Growing up, a side of mashed potatoes was a near nightly occurrence. To satisfy her household of picky eaters, my mom relied on boxed instant potatoes in a standard flavor rotation (cheddar bacon being the reigning favorite.) Now older, wiser, and boasting a more developed palate, I’ve learned to expand my tastes—instead of shoving potatoes to the side, I’ve transformed them into the main event with Mushroom and Feta Stuffed Hash Brown Skillet. Mom, you must be proud.

Mushroom and Feta Hash Brown Skillet. So yummy for a vegetarian dinner, side, or brunch.

Part enormous hash brown, part savory veggie-filled turnover, Mushroom and Feta Stuffed Hash Brown Skillet is a golden, glorious pan of spud satisfaction. It’s hearty enough to serve as a main dish (how we enjoyed it), but would also be a lovely accompaniment to a simply grilled steak or roasted chicken breast. I could envision it at brunch (Mother’s Day brunch perhaps?), cozying up to a plate of bacon.  Like the versatile potato itself, Mushroom and Feta Stuffed Hash Brown Skillet begs to be included at all times of day.To make Mushroom and Feta Stuffed Hash Brown Skillet, we start with a layer of grated Yukon Gold potatoes, a.k.a. the butter buster of the potato family. I adore Yukon Golds for their rich taste and creamy texture, and since this is a rather potato-forward dish, having a well-flavored potato is important. We also mix the potatoes with a little egg to bind them and make our Mushroom and Feta Stuffed Hash Brown Skillet more filling too.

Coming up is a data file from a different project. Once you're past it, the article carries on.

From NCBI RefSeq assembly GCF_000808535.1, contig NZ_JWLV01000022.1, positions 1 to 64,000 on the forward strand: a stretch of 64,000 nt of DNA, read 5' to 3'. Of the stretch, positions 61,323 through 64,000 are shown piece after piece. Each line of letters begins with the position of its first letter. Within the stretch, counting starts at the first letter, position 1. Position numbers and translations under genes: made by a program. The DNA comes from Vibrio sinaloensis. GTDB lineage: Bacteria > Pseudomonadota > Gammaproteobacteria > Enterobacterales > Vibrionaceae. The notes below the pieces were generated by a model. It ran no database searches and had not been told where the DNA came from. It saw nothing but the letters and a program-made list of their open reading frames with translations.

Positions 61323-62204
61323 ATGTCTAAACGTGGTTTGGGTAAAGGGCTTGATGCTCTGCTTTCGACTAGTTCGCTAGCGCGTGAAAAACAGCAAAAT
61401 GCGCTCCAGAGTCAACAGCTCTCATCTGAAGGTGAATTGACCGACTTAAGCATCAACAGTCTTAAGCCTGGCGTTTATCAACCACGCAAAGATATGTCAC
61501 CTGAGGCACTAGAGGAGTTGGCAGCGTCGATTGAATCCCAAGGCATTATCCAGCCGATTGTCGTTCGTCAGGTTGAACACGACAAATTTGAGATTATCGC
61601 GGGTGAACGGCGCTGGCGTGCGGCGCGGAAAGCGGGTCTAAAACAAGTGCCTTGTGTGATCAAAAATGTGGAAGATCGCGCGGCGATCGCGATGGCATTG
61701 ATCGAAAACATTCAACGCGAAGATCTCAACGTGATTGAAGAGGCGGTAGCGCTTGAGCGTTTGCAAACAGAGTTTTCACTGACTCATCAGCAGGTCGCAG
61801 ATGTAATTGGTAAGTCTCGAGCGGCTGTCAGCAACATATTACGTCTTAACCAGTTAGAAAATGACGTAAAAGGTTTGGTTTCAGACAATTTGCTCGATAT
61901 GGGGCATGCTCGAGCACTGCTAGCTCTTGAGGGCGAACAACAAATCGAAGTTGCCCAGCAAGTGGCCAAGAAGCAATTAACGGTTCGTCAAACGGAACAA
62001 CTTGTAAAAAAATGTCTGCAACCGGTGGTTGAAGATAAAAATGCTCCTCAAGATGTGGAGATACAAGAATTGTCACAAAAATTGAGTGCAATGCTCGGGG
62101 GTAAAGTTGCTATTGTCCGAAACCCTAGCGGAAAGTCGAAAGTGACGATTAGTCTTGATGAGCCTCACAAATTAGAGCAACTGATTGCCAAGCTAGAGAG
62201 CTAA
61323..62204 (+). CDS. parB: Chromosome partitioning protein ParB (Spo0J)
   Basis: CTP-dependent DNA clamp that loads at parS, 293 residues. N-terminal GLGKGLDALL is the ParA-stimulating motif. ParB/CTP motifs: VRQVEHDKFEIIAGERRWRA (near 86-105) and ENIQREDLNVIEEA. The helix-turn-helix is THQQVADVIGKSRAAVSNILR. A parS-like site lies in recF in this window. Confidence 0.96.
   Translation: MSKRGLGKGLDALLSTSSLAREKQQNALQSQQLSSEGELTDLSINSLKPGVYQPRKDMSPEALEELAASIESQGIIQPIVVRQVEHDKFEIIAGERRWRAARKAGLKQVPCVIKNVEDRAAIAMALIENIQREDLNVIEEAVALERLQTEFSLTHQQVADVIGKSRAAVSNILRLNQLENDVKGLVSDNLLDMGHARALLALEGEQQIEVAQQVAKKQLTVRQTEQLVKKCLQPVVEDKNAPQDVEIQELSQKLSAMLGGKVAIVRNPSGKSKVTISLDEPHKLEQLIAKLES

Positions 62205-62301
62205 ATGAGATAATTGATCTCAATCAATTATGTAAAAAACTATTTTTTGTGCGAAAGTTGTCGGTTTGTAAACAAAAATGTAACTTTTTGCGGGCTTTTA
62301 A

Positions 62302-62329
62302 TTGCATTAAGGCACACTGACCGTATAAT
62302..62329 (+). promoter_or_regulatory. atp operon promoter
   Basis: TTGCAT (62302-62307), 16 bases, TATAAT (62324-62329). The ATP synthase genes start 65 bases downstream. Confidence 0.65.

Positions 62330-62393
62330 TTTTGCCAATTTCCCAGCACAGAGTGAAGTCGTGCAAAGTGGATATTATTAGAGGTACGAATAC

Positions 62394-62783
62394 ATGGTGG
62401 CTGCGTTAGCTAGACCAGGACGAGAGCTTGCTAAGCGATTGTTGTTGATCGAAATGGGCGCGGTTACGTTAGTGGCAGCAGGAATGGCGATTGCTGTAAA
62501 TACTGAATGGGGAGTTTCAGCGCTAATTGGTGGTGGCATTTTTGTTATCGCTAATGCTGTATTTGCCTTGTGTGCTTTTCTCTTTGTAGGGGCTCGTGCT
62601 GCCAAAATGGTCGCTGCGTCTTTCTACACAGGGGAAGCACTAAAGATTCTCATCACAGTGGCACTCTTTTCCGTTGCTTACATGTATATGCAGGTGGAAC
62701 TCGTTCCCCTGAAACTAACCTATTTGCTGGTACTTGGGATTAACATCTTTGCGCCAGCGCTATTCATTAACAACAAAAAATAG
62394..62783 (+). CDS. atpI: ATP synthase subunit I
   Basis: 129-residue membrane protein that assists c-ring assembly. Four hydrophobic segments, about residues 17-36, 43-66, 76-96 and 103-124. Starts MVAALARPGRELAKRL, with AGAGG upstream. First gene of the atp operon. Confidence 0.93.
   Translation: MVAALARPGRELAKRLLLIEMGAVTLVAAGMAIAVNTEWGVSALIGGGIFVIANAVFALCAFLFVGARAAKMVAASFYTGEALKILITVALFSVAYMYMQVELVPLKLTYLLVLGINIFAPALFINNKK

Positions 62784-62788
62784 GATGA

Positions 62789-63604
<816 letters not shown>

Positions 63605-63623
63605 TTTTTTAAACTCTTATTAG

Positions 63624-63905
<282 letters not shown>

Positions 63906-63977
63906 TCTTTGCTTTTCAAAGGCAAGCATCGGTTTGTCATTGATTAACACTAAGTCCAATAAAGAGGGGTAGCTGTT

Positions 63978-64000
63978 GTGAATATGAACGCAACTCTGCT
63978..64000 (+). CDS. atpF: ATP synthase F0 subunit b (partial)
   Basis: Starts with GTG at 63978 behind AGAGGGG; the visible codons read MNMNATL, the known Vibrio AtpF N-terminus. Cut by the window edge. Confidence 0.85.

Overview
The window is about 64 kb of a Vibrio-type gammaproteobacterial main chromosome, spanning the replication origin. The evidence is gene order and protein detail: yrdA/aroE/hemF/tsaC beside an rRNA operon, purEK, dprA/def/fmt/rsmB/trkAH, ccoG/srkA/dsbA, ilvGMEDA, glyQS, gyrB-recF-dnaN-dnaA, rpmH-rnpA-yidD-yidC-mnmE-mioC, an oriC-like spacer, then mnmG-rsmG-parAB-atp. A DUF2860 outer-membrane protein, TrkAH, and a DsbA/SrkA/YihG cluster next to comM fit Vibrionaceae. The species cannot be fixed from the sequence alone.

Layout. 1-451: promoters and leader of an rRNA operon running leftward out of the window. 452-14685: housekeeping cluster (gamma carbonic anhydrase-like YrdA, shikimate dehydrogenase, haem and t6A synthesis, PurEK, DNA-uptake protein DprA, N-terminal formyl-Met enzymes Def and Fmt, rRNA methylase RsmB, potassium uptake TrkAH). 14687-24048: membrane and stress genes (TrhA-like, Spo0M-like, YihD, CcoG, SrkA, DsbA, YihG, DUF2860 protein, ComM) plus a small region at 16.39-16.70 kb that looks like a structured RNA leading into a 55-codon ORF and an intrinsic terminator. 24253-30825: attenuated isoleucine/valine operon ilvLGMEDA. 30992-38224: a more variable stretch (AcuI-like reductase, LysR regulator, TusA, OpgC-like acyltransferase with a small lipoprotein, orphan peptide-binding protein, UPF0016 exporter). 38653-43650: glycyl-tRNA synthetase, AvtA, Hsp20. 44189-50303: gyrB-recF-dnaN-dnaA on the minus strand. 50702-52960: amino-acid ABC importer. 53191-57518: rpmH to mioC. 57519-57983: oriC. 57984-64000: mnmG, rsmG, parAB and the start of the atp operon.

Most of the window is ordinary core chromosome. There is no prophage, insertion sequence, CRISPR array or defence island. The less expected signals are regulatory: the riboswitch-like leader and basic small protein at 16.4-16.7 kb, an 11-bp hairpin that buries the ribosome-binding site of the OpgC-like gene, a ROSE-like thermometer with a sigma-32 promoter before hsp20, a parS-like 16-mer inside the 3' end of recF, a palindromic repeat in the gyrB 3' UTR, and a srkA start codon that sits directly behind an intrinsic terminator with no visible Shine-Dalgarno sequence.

To our Yukon Gold potato “crust,” we add a layer of garlicy tarragon sautéed mushrooms (again, flavor is important—spring for baby bellas, which pack oodles more flavor that their young white button cousins). When finely chopped, the mushrooms form a deep, earthy filling that we mix with crumbly salty feta, and fresh spinach.

Mushroom and Feta Hash Brown Skillet. Totally delicious for a vegetarian dinner or brunch.

We’re going double-crust style with our Mushroom and Feta Stuffed Hash Brown Skillet, so we finish with one more layer of golden potato goodness. Sauté each side with a ninja flip in between, slide onto a plate, slice into wedges, and voila! The humble spud elevated to the main event.